Ultraviolet line profiles of slowly rotating massive star winds using the 'analytic dynamical magnetosphere' formalism

C. Erba, A. David-Uraz, V. Petit, L. Hennicker, C. Fletcher, A. W. Fullerton, Y. Nazé, J. Sundqvist, A. Ud-Doula

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Abstract

Recent large-scale spectropolarimetric surveys have established that a small but significant percentage of massive stars host stable, surface dipolar magnetic fields with strengths on the order of kG. These fields channel the dense, radiatively driven stellar wind into circumstellar magnetospheres, whose density and velocity structure can be probed using ultraviolet (UV) spectroscopy of wind-sensitive resonance lines. Coupled with appropriate magnetosphere models, UV spectroscopy provides a valuable way to investigate the wind-field interaction, and can yield quantitative estimates of the wind parameters of magnetic massive stars. We report a systematic investigation of the formation of UV resonance lines in slowly rotating magnetic massive stars with dynamical magnetospheres. We pair the analytic dynamical magnetosphere (ADM) formalism with a simplified radiative transfer technique to produce synthetic UV line profiles. Using a grid of models, we examine the effect of magnetosphere size, the line strength parameter, and the cooling parameter on the structure and modulation of the line profile. We find that magnetic massive stars uniquely exhibit redshifted absorption at most viewing angles and magnetosphere sizes, and that significant changes to the shape and variation of the line profile with varying line strengths can be explained by examining the individual wind components described in the ADM formalism. Finally, we show that the cooling parameter has a negligible effect on the line profiles.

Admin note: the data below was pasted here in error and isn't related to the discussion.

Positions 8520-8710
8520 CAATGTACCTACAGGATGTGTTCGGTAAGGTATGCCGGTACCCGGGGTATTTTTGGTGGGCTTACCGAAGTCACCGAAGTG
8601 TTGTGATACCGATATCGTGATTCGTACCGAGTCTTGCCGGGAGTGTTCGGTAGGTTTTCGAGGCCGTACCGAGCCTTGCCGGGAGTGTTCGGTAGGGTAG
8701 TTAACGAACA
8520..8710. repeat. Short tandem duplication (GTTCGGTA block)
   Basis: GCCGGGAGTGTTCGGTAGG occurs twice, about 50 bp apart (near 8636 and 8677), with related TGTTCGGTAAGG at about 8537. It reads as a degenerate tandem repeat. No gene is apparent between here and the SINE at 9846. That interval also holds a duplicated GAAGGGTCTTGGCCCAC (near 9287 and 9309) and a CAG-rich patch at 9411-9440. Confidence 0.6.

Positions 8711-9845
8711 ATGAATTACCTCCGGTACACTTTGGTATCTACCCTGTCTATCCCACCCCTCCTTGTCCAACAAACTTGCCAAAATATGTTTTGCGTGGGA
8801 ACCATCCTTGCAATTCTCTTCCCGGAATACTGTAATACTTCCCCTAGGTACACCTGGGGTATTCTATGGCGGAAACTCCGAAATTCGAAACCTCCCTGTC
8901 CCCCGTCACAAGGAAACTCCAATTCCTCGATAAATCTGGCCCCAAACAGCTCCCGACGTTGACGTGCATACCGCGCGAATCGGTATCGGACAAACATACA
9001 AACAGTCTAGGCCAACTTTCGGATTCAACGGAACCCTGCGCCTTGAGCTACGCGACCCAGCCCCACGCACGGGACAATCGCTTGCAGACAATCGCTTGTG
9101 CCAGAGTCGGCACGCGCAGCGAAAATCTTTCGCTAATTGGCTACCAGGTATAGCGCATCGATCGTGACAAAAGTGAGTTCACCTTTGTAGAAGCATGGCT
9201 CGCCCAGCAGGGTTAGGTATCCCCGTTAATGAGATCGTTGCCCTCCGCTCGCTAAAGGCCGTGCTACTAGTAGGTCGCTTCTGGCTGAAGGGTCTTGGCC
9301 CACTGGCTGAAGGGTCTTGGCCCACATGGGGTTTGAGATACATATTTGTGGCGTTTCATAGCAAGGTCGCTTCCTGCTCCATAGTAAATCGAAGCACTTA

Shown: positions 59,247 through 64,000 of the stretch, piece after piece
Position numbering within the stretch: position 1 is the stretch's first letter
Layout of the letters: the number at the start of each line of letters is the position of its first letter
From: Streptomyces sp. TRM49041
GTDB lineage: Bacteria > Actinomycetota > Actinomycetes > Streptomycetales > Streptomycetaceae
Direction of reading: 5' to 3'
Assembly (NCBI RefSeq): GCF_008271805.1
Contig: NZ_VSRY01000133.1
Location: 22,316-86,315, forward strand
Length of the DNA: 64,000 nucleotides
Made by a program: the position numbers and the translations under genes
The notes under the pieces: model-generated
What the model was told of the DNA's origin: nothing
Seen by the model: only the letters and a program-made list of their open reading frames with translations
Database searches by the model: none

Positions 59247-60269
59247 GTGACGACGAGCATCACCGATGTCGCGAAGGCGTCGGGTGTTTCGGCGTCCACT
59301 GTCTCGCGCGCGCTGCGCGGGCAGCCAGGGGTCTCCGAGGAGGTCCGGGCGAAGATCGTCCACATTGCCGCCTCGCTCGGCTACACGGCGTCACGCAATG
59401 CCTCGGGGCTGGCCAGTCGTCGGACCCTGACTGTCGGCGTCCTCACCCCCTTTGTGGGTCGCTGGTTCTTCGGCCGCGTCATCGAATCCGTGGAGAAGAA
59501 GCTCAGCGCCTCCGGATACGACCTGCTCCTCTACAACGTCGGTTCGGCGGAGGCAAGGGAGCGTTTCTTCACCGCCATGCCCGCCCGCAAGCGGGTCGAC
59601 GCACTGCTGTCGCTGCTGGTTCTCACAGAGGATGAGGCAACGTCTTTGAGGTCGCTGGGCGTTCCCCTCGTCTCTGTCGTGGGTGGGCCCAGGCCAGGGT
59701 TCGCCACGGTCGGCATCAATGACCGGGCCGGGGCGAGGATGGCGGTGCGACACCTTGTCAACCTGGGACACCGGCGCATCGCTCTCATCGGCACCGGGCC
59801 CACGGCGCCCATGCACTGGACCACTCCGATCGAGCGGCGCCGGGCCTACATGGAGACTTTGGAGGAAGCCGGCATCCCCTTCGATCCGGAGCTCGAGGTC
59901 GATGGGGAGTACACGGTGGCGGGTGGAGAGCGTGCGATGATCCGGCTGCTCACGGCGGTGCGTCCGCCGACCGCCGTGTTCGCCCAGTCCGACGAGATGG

Original languageEnglish (US)
Pages (from-to)5373-5388
Number of pages16
JournalMonthly Notices of the Royal Astronomical Society
Volume506
Issue number4
DOIs
StatePublished - Oct 1 2021

All Science Journal Classification (ASJC) codes

  • Astronomy and Astrophysics
  • Space and Planetary Science

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